The solution may lie in the ability to scale the application and its network requirement as operations and budget grow. In some cases, a starting point may be as simple as deploying a single access point at the edge of your pit and relying on an edge computing that collects, stores and forwards the data when in the proximity of the access point. In this case, deployment should be simple and the ROI pretty quick.

To learn more about 3D-P’s scalable network solutions, contact us today.

The post 5 Reasons why Network Downtime Affects your Productivity appeared first on 3D-P.

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All of our industry leaders talk about innovation as one of the key mechanisms to step change in our business. The conversation is as applicable in any industry as it is in mining. As a result, we certainly have no shortage of research organisations, committees, in-house research and development teams all working diligently to drive greater value in our respective ecosystems.


The limited scalability of research projects

Tier one mining companies invest in and maintain significant levels of resources, engineers and PHD’s, undertaking research and development to develop new methods or technologies to drive step change in any given area. Of course this is essential to the industry and their competitive advantage.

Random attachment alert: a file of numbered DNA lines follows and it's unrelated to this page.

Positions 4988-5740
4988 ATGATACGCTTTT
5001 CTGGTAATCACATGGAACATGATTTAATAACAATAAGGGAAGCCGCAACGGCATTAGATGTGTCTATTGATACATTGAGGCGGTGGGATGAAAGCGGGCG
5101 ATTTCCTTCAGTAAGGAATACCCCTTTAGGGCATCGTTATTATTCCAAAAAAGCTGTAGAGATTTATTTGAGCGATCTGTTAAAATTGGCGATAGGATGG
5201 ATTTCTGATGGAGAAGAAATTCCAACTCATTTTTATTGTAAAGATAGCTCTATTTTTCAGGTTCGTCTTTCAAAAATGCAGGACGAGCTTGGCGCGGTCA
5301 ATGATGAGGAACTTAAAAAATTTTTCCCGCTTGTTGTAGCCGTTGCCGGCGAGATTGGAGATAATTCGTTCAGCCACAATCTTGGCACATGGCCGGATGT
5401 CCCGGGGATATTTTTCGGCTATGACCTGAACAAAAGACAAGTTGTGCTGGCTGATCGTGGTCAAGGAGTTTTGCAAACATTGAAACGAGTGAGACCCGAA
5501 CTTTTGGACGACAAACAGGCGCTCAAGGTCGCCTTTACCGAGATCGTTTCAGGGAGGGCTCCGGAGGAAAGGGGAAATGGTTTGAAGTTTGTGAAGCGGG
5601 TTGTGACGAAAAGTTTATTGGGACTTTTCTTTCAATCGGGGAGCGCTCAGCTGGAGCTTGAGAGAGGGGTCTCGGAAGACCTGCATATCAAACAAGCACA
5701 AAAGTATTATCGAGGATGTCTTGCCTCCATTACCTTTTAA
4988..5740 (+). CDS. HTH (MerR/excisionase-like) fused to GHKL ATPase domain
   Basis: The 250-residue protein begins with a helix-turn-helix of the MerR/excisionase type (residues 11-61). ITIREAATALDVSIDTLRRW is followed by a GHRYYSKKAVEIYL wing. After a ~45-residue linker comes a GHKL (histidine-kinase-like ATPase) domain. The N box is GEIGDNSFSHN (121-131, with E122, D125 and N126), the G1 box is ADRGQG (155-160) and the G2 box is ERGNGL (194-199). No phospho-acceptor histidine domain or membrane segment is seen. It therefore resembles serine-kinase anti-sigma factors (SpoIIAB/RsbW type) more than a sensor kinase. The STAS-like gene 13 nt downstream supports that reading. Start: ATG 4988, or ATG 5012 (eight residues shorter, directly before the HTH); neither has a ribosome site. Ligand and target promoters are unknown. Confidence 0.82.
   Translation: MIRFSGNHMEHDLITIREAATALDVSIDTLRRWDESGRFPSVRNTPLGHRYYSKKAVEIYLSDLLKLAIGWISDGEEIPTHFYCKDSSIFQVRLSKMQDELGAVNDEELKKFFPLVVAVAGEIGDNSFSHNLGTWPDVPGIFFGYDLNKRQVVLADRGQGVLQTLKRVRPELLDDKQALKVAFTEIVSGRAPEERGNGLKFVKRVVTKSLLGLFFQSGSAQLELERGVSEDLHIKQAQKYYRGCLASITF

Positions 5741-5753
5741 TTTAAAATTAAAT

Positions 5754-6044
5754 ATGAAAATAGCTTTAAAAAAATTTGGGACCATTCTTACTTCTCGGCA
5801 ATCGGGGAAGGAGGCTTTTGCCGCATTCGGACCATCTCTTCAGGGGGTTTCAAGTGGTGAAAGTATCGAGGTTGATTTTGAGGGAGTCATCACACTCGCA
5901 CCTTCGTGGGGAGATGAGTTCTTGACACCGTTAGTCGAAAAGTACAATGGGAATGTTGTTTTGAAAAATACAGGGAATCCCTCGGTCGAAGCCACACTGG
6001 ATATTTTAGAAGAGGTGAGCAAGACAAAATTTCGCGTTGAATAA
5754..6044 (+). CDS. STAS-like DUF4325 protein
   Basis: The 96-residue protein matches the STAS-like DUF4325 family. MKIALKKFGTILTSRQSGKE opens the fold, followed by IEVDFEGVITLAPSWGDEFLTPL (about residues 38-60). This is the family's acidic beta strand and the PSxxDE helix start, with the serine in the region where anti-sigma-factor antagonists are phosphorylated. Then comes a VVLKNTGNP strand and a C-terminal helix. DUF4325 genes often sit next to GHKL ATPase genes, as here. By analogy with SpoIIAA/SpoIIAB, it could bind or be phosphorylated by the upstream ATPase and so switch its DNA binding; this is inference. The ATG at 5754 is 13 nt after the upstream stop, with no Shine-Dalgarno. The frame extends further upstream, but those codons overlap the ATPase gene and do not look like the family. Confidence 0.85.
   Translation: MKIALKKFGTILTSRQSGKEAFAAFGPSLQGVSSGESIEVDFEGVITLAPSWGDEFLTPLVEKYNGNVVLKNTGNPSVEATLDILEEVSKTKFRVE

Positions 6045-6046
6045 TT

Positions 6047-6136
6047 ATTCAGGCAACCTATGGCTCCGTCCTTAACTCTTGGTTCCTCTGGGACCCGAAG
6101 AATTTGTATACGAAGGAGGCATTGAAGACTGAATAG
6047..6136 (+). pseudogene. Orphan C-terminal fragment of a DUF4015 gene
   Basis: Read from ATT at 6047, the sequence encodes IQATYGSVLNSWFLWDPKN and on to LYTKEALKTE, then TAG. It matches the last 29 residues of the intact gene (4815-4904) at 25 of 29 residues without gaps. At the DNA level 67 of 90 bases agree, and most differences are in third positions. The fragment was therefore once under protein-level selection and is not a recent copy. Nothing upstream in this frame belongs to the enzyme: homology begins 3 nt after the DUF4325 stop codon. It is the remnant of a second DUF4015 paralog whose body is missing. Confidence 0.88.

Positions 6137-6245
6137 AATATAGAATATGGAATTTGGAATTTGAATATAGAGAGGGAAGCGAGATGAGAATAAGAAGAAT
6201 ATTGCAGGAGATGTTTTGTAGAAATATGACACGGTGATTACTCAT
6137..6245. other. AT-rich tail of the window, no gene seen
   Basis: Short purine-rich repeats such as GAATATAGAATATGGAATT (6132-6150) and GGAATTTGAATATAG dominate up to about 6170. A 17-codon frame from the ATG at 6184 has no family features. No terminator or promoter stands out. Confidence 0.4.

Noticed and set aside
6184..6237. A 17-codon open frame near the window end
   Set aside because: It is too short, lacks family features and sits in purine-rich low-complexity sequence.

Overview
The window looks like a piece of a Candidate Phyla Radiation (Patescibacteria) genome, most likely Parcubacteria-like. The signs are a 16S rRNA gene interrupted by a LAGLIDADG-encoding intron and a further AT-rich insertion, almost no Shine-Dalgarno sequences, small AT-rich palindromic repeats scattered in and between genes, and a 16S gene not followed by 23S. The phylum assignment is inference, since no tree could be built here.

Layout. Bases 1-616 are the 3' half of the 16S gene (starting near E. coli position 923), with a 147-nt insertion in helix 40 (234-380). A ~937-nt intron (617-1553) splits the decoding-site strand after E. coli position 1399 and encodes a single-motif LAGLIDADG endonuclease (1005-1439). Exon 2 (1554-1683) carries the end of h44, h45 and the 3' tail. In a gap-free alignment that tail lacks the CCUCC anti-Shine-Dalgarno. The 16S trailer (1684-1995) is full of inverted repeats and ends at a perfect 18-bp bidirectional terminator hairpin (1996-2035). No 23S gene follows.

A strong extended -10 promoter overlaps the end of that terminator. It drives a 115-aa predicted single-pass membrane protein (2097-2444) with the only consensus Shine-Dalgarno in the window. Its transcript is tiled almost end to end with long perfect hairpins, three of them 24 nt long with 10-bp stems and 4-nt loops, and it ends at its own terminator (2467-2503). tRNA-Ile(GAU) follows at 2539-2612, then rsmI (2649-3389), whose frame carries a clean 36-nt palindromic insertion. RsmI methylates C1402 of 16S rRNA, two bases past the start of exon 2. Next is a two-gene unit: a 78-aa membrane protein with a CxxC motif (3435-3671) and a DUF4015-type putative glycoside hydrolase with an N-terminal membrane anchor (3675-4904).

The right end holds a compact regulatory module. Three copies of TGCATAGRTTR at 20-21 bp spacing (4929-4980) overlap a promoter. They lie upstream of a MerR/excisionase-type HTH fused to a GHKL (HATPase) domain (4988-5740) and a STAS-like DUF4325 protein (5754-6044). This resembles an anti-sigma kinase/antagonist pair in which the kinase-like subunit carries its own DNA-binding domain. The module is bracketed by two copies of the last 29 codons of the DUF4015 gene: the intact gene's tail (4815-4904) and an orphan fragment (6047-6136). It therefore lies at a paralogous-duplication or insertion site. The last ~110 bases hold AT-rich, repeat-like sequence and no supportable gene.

Having been in the industry for a while now, I have certainly seen and also participated in my share of research projects that have turned into home grown solutions that inevitably turn into in house manufactured products that quickly become unsupportable, have no road-map to access sustained innovation or change and as a result become limited in scalability, quickly superseded by industry and inevitably a financial burden on the company, which of course negates the intended purpose of the idea.

But don’t feel bad, it’s the human condition to believe we are the only person that has a good idea, then by enrollment, we create the culture around us that has the group belief that it is unique and the right thing to do.

The underestimated leap from innovation to manufacturing

I have a friend who I lovingly refer to as The Nutty Professor. He is devoted to discovery and change in the industry, he sits across lots of different research and standards bodies, runs research projects and contributes fiercely to the community. A man I would definitely call a thought leader in the industry.

We talk often about innovation, interoperability, digital transformation and other great topics and the one thing that he is consistent in his belief is how as an industry we continue to believe that no one else thought of it and if we “build it ourselves” we will put ourselves ahead of the game and in one foul swoop we have taken ourselves from being innovators to half-baked product manufacturers often failing in the execution phase.

We all too often overlook the possibilities that there is already a solution out there in the market that exists, fully commercialised and supported, either in the industry or from another industry vertical. As scientists and researchers, we do extremely well at understanding the problem and then devising a solution, yet we often do poorly at researching the market to discover what the pre-existing commercialised market can deliver us or if there is an appropriate partner that can apply their already learnt expertise and specialised services to bring a research project into being as a commercialised product.

Understanding the true cost of product development and supportability

The difference between a proof of concept science project and a fully built product is not insignificant. And, while many people look at the cost of raw materials as the value of the product, the cost of PRODUCT LIABILITY can never be undervalued.